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Who Is Asia’s New Darling of Investors?

As Asia’s economic giants China and India experience a slowdown, analysts recommend looking at a smaller regional player, which has been delivering on its growth promises.

People walk on a busy street in Quiapo on October 28, 2011 in Manila, Philippines. The United Nations today released their 2011 State of the World Population Report, which indicates Asia is home to 60 per cent of the world's population. The Philippines has a young population, with 54 per cent of the population under 25.
Dondi Tawatao | Getty Images
People walk on a busy street in Quiapo on October 28, 2011 in Manila, Philippines. The United Nations today released their 2011 State of the World Population Report, which indicates Asia is home to 60 per cent of the world's population. The Philippines has a young population, with 54 per cent of the population under 25.

The Philippines, Southeast Asia’s services-driven economy, expanded by a faster-than-expected 5.9 percent year on year in the second quarter, which takes its first half 2012 GDP growth to 6.1 percent, prompting Barclays Regional Economist Prakriti Sofat to call the country Asia’s “rising star.”

She expects full year growth to exceed the bank’s target of 5.5 percent, and adds that a credit ratings upgrade is also on the cards in the second half of 2013.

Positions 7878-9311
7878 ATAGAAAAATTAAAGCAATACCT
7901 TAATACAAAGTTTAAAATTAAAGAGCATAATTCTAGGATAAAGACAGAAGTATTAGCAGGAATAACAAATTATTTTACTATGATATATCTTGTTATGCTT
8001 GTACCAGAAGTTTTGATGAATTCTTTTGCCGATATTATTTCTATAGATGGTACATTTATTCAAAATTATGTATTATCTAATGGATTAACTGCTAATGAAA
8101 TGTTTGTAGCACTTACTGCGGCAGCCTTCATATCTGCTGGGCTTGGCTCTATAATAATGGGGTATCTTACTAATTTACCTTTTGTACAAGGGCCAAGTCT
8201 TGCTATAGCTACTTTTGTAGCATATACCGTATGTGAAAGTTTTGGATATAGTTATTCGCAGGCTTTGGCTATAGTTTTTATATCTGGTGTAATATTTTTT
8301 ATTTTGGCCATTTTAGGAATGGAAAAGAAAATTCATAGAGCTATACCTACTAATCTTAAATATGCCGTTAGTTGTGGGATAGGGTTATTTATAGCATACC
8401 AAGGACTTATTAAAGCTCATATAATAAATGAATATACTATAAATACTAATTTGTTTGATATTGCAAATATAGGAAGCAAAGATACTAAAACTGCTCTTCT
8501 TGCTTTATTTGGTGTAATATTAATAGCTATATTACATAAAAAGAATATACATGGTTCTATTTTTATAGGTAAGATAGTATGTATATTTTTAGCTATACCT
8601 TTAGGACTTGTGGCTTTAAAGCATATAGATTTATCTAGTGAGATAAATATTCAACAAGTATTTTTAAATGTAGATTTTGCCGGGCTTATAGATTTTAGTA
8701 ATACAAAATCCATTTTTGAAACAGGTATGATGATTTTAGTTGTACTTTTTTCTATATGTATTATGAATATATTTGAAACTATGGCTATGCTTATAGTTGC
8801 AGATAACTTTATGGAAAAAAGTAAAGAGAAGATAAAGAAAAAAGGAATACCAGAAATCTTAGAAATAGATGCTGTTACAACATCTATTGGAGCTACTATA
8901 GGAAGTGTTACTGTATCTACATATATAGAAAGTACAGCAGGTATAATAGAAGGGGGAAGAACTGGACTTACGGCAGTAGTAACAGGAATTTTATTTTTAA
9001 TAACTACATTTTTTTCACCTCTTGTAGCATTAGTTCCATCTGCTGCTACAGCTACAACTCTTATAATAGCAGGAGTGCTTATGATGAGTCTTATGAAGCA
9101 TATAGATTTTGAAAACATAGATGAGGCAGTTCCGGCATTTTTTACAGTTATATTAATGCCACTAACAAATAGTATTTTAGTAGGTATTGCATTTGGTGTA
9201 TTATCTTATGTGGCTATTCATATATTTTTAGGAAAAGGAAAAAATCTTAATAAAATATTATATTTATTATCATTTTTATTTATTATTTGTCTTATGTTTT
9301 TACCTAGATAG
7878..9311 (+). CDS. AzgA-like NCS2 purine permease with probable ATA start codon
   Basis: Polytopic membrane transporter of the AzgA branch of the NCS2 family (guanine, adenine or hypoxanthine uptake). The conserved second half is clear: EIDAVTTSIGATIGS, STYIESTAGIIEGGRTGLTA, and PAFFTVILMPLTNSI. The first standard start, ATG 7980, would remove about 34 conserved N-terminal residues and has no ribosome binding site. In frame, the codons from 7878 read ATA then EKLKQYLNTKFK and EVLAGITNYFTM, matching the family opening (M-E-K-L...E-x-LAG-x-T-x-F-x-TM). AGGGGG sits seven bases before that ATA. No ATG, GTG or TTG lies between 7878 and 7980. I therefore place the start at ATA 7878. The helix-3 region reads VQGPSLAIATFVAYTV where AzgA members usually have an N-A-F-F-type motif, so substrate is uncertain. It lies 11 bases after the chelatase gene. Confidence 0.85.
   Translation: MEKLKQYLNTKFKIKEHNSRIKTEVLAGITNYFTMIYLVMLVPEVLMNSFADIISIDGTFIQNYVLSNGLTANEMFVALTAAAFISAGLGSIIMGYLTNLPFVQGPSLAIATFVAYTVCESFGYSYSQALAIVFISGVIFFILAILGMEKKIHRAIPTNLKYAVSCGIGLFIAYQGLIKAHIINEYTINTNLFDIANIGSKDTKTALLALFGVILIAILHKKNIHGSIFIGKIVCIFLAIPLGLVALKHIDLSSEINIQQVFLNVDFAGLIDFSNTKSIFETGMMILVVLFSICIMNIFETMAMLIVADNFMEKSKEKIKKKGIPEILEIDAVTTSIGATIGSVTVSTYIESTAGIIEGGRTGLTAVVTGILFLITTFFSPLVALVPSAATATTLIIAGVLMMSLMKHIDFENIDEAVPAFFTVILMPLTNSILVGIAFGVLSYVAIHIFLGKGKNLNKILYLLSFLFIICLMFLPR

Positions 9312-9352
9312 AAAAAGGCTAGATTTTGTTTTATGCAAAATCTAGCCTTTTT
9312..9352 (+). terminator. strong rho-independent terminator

“After Indonesia received investment grade ratings, the market’s focus turned to the Philippines as the next potential candidate in Asia,” Sofat wrote in a note.

Increasing foreign direct investment (FDI) in the country, structural improvements - such as the passage of an anti-money laundering bill – and rising political stability will all strengthen the Philippines case to move to an investment grade, says Sofat.

The optimism surrounding the country is evident from the performance of its stock market, which has risen a whopping 18 percent so far this year, driven by an increase in foreign buying.

Medha Samant, Investment Director at Fidelity Worldwide Investment identifies the Philippines as the “new market darling” for foreign investors pointing to the country’s reduced fiscal deficit, strong domestic demand, and high overseas foreign worker remittances.

Personal remittances from overseas Filipinos rose by 5.1 percent to $10.1 billion during the first six months of the year, compared to the same period in 2011.

“Overseas Filipinos are increasing the pace by which they are sending money home, continuing to support the consumption-driven economy,” Trinh Nguyen, Economist at HSBC, wrote.

In addition to money from overseas citizens fueling the domestic market, the country’s booming outsourcing sector – supported by the country’s vast English speaking population – is helping to strengthen the already robust consumption base.

“The Phillippines BPO (Business Processes Outsourcing) sector employs almost the same number as bank workers today…there are opportunities in this market that we are quite excited about,” Medha said.

Last year, the Philippines overtook India as the world’s biggest call center hub, with $7.6 billion in voice service exports, compared to India’s $7 billion, according to U.S.-based research firm Everest Group.

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